Top 10 tips for roadtrips with kids
The holidays are upon us and that means 3 weeks of entertaining kids which strikes fear into the heart of many a parent. One of the best alternatives to finding things to do at home for 21 days with no school is to head off on a family holiday and with the economy being what it is this doesn’t always mean flying overseas for some summer sunshine!
Fortunately we live in South Africa – the world in one country if you recall?? This means that there are an abundance of fabulous holiday destinations on our doorstep just waiting to be discovered. However sometimes these amazing places are located a few 1000 km’s away… fortunately we South Africans are partial to a good road trip and love to hit the highway.
Europcar recently asked me to think of some tips for parents travelling with kids in the car so with that in mind I put together a list of Top 10 tips for roadtrips with kids.
1. Before you do anything cover the back seat with something – plastic sheeting or towels work well. Then add in the car seats and ensure they are fitted correctly (you might want to cover them too!!??) You WILL thank me later. I have been caught short in the past when we were not even over Sir Lowry’s and had to deal with vomit. The next 700km’s to Port Elizabeth were lovely….
2. My next piece of advice is to pack the car the night before and then aim to leave as early as possible. Ensure everyone gets to bed early the night before you leave (especially the driver). Don’t think by leaving early the kids will transition seemlessly from their bed to the car seat and carry on sleeping – they won’t! Well mine won’t. The hope is that they will and you’ll get some good road hours in before sunrise but don’t bank on it. You might have to start the silly song singing at 4am but at least you will have more time in your trip to stop frequently and you will (hopefully) arrive at your destination during daylight hours. The first rule of road trip driving with kids should read: Thou shalt never stop the car whilst the child is sleeping – just keep on going as stopping is a surefire way to make someone wake up and they will usually not be in a good mood….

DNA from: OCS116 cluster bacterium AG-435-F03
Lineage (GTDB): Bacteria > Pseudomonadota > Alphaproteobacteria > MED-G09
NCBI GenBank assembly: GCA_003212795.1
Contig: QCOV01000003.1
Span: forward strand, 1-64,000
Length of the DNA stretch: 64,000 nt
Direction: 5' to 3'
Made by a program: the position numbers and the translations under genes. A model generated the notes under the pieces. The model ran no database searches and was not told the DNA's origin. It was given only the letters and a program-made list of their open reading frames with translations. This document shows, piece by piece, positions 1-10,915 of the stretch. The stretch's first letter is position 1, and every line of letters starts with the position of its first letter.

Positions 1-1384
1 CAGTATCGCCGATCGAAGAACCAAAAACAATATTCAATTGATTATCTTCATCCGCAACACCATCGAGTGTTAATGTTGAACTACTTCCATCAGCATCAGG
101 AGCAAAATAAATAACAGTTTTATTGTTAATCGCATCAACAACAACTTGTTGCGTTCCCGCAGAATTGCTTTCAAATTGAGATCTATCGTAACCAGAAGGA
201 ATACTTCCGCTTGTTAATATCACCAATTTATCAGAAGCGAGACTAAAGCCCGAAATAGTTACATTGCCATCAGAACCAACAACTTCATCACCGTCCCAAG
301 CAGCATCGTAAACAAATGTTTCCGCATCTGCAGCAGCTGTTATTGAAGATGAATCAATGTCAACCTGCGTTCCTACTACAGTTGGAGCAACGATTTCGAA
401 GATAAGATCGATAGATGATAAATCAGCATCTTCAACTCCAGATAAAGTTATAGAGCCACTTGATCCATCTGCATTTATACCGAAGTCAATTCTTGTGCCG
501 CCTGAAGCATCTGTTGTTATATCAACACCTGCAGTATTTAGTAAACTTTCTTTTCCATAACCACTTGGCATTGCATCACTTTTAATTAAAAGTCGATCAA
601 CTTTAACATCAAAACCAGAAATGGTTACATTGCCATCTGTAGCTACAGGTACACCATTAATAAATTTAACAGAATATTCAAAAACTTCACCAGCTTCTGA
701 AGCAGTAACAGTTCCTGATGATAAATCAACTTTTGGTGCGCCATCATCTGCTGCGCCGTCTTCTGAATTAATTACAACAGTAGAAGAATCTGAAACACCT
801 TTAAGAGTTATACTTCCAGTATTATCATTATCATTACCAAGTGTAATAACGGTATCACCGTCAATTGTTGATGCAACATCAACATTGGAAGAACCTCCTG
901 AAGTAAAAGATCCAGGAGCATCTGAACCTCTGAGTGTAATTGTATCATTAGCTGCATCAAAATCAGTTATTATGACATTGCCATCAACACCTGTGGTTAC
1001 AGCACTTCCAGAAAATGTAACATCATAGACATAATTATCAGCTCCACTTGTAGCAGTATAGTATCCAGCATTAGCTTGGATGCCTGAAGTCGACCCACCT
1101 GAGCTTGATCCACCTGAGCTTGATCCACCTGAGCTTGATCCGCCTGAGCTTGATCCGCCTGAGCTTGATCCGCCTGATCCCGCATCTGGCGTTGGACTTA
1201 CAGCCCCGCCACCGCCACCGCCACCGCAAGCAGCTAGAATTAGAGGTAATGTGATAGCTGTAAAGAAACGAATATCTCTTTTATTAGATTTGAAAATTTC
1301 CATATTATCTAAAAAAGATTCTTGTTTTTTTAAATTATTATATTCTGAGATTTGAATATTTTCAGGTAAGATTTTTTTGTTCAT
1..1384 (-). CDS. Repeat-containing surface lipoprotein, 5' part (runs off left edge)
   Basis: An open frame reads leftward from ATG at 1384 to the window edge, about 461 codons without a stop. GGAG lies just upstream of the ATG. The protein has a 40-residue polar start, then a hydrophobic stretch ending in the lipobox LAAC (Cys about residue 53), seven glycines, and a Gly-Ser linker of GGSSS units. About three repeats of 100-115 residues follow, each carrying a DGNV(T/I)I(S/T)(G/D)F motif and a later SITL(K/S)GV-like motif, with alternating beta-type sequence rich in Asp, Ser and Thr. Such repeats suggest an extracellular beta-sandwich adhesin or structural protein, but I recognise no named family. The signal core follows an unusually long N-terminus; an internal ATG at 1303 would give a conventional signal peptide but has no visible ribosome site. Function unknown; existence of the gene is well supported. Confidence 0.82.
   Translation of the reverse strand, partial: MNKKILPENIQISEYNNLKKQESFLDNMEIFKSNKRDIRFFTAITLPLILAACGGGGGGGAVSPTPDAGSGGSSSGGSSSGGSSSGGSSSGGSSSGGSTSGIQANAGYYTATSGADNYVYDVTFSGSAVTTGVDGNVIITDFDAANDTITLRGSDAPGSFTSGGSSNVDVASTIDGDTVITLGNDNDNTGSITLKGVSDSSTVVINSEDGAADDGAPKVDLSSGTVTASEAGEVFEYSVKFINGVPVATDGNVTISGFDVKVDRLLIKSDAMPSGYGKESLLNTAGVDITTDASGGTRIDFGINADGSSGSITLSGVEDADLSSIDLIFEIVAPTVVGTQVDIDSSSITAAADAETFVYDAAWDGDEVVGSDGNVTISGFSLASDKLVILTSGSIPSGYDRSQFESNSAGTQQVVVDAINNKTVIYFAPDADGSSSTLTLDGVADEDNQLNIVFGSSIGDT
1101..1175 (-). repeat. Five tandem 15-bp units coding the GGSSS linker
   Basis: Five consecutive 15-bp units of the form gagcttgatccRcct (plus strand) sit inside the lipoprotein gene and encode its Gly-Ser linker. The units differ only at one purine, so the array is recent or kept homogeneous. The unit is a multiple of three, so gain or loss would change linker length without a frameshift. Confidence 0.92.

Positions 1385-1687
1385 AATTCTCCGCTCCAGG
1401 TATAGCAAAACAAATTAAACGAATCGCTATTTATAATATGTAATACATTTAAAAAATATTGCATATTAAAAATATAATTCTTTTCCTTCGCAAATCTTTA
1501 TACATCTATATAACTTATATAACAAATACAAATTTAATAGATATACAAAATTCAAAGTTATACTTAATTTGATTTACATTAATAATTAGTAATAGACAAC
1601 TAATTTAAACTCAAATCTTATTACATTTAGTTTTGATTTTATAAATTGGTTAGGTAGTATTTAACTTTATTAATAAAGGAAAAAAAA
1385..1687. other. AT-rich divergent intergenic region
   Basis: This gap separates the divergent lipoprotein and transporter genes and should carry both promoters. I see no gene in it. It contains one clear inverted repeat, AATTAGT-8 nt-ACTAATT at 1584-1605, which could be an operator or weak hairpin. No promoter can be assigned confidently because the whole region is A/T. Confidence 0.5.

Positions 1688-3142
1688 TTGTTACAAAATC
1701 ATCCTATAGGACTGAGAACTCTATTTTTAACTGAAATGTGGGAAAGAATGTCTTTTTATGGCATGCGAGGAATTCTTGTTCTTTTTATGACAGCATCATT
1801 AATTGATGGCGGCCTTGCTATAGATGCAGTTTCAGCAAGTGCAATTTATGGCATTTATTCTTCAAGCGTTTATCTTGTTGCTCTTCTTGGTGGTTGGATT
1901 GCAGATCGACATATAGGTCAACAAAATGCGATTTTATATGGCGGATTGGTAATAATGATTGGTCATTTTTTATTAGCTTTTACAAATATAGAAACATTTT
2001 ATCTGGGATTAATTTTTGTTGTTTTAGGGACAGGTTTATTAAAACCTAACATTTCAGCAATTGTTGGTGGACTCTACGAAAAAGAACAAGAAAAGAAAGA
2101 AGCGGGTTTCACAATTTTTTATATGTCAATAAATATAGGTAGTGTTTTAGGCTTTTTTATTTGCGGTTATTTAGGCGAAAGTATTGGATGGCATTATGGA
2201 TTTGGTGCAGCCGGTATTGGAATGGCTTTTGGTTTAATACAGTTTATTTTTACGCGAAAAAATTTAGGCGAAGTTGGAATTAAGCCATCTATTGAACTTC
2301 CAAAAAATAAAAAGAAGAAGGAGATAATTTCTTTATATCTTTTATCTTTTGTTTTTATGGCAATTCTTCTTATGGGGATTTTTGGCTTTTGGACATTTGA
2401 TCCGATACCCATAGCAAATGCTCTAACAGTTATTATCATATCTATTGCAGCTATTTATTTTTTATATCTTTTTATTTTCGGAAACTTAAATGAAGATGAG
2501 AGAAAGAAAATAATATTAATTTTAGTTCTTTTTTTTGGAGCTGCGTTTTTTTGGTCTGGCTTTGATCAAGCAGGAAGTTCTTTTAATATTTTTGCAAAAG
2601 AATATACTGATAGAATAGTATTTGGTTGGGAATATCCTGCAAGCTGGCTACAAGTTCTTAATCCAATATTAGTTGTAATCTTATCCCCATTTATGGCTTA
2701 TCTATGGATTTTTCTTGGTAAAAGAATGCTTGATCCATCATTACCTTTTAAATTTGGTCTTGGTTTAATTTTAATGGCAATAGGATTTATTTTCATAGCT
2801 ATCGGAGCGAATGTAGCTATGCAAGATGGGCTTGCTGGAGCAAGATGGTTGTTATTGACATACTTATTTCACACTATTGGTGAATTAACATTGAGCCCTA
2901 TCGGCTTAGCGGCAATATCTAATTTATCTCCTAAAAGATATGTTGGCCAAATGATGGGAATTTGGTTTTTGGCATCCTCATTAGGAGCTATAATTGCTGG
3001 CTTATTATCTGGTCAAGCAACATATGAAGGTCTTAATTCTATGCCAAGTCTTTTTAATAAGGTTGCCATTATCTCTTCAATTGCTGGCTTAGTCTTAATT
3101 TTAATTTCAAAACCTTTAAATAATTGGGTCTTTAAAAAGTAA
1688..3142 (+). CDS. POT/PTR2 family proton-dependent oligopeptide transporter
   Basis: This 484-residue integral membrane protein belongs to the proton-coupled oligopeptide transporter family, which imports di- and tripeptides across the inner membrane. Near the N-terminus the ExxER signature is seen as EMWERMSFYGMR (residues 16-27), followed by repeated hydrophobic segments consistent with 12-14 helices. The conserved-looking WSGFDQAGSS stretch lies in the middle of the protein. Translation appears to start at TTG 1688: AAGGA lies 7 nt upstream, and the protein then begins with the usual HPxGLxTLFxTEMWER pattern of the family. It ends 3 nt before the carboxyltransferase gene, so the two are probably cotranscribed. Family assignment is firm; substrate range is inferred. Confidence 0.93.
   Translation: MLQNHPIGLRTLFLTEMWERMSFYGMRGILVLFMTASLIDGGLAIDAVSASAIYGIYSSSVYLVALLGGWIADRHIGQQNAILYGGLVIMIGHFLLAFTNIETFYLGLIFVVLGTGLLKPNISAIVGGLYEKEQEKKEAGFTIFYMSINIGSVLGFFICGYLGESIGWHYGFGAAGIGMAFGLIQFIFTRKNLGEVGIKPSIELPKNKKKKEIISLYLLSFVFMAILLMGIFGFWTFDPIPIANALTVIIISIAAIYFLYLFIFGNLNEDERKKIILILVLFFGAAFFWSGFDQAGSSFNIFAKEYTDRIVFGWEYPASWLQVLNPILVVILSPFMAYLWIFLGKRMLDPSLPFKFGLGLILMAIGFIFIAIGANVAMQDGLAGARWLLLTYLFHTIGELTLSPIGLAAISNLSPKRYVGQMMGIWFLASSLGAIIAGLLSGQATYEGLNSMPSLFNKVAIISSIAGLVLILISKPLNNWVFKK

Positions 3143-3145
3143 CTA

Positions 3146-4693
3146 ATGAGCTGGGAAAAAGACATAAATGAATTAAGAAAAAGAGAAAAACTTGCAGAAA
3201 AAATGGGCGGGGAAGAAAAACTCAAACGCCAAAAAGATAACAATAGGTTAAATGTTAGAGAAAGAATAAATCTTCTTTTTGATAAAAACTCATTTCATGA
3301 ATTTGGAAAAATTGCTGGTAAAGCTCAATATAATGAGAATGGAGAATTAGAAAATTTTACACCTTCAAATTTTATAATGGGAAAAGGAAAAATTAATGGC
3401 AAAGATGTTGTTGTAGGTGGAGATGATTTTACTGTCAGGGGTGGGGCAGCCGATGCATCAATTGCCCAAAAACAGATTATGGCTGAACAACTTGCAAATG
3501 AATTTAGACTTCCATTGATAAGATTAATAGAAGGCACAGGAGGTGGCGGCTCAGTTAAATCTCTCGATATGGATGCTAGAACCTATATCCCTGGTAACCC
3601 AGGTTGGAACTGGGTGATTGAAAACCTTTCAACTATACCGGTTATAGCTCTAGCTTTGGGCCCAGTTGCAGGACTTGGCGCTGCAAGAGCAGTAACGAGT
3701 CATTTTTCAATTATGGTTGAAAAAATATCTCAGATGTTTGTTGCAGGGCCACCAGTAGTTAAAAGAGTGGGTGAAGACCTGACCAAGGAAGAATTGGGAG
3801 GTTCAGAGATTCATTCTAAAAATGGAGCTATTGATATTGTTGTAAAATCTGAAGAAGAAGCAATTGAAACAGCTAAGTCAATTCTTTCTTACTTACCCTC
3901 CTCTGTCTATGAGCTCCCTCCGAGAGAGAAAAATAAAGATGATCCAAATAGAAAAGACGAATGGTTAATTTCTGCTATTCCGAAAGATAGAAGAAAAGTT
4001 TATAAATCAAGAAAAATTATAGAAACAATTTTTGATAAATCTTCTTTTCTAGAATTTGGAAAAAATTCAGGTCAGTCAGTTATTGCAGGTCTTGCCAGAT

3. Pack more snacks and drinks that you think you will need, and then some more. Our snack pack is usually descimated at Du Toits Kloof Tunnel so now I stash back up supplies all over the car (mostly to hide them from my husband who is the worst culprit) Even better if you can make a pre-packed box for each member of your travelling party to avoid squabbles about who has had more biltong etc. The best bets for snacks are relatively healthy ones such as dried fruit, biltong, crackers, homemade biscuits, trail-mix, cheese wedges, rice cakes, pretzels, sandwiches, apple slices, bananas, granola bars, raisins, oatees and puffed corn snacks. Avoid most fruit and yoghurt as both are too messy (plus you need a spoon for yoghurt) Juice boxes are also a nightmare – one squeeze and they spill all over the car seat – take spill-proof cups or plastic juice bottles instead or stick to drinking only water in the car… Aim for items with limited sugar and additives – being stuck in a space 2m x 2m is not pleasant when surrounded by hyperactive children, and husbands.